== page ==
The way I thought it should be done (but it’s wrong):

Point mousePoint = Mouse.GetPosition(this);
MyWindow win = new MyWindow();
win.Left = mousePoint.X;
win.Top = mousePoint.Y;
win.ShowDialog();

“Mama Freeda! Dang window won’t go where I put it!”

Okay, maybe I didn’t say “Mama Freeda” nor “Dang” but none the less it
seems like when getting a mouse position in WPF and trying to open a new
window relative to the mouse click is a pain.

Ah Luigi, but I have the solution :)

When setting the left and top properties in a wpf window they relate to
the desktop coordinates. The new window could careless that it’s being
popped up from a control underneath it.

The problem is that Mouse.GetPosition(this) returns the position
relative to the “this” which is most likely the control that is trying
to open the new window. Now if the control is the only control in the
window, there is only one screen, the application is running on the
primary screen and the application is maximized then your golden.

But screw that.

Well, how about using Mouse.GetPosition(Window.GetWindow(this))?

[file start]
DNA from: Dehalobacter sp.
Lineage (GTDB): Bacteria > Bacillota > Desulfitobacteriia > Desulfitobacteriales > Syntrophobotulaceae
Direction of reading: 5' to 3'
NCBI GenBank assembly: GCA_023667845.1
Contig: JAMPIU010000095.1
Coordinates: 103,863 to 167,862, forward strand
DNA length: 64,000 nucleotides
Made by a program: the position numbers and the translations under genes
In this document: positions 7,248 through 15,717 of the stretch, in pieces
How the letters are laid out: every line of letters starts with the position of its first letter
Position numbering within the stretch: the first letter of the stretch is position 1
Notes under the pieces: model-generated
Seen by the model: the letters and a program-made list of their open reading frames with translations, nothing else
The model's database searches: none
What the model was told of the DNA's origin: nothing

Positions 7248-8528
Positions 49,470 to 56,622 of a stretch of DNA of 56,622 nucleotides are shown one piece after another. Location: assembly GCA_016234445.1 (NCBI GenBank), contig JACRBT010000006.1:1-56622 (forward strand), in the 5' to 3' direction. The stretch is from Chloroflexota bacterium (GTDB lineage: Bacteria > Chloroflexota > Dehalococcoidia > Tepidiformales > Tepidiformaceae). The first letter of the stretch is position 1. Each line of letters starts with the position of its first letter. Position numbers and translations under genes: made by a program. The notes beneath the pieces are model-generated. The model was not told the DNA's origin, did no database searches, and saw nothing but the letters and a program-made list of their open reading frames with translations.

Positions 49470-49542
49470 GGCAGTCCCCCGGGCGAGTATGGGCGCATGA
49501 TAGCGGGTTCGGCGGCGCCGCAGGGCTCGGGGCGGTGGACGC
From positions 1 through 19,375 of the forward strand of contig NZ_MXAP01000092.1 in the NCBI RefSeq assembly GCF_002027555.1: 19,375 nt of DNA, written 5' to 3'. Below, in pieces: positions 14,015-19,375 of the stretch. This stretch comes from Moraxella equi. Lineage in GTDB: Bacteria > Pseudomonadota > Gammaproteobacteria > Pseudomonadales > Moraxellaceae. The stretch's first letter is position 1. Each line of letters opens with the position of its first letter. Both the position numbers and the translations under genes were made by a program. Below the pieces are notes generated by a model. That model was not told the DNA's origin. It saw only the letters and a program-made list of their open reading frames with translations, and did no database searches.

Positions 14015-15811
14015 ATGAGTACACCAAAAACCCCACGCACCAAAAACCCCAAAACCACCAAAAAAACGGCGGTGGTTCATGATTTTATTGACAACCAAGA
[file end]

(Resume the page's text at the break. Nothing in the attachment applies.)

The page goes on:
That returns the point relative to the window of the control (this).
That should work won’t it? That only eliminates a single concern of
ours, if the control is the only control in the window. There is still
that the application must be only one screen, the application is running
on the primary screen and the application must be maximized.

Brian, cut the Brother Stuart and just give us the simple answer!

Um, who’s Brother Stuart?

And why am I talking to myself like this?

The great thing about wpf controls is that they have the ability given a
point to convert that point to screen (i.e. desktop) coordinates.

So here is easy answer (The way it should be done):

Point mousePoint = this.PointToScreen(Mouse.GetPosition(this));
MyWindow win = new MyWindow();
win.Left = mousePoint.X;
win.Top = mousePoint.Y;
win.ShowDialog();

Basically get the mouse position relative to this control and then
convert it out to the desktop coordinates so I can then use it when
setting the left and top properties of a new window. This is great for
pop-up windows that need to be close to a mouse click. The great thing
about this is that since the mouse click position is now relative to the
desktop this works on multi-screen monitors regardless of which monitor
you have the application running on.

Later ‘yall,
Brian

ref:
Visual.PointToScreen
http://msdn.microsoft.com/en-us/library/system.windows.media.visual.pointtoscreen.aspx
Mouse.GetPosition
http://msdn.microsoft.com/en-us/library/system.windows.input.mouse.getposition.aspx
Window.Top
http://msdn.microsoft.com/en-us/library/system.windows.window.top.aspx